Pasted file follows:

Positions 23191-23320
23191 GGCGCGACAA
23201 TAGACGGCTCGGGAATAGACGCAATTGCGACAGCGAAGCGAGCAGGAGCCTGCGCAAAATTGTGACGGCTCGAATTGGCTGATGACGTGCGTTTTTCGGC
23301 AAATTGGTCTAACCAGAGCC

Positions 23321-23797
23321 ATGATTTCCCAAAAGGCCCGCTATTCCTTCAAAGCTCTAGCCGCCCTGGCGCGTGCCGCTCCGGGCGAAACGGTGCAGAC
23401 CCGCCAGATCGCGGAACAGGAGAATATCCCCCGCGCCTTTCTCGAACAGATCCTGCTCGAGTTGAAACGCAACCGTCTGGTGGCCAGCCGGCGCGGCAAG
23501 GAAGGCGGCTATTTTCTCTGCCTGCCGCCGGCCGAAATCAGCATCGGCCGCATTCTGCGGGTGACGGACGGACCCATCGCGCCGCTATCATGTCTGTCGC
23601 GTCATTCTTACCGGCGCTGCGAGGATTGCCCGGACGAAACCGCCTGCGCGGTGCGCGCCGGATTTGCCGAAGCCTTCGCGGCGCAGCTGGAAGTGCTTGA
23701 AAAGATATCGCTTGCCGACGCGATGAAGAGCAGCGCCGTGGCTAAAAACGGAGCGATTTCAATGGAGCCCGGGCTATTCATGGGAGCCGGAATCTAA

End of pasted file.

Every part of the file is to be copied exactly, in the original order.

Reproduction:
Positions 23191-23320
23191 GGCGCGACAA
23201 TAGACGGCTCGGGAATAGACGCAATTGCGACAGCGAAGCGAGCAGGAGCCTGCGCAAAATTGTGACGGCTCGAATTGGCTGATGACGTGCGTTTTTCGGC
23301 AAATTGGTCTAACCAGAGCC

Positions 23321-23797
23321 ATGATTTCCCAAAAGGCCCGCTATTCCTTCAAAGCTCTAGCCGCCCTGGCGCGTGCCGCTCCGGGCGAAACGGTGCAGAC
23401 CCGCCAGATCGCGGAACAGGAGAATATCCCCCGCGCCTTTCTCGAACAGATCCTGCTCGAGTTGAAACGCAACCGTCTGGTGGCCAGCCGGCGCGGCAAG
23501 GAAGGCGGCTATTTTCTCTGCCTGCCGCCGGCCGAAATCAGCATCGGCCGCATTCTGCGGGTGACGGACGGACCCATCGCGCCGCTATCATGTCTGTCGC
23601 GTCATTCTTACCGGCGCTGCGAGGATTGCCCGGACGAAACCGCCTGCGCGGTGCGCGCCGGATTTGCCGAAGCCTTCGCGGCGCAGCTGGAAGTGCTTGA
23701 AAAGATATCGCTTGCCGACGCGATGAAGAGCAGCGCCGTGGCTAAAAACGGAGCGATTTCAATGGAGCCCGGGCTATTCATGGGAGCCGGAATCTAA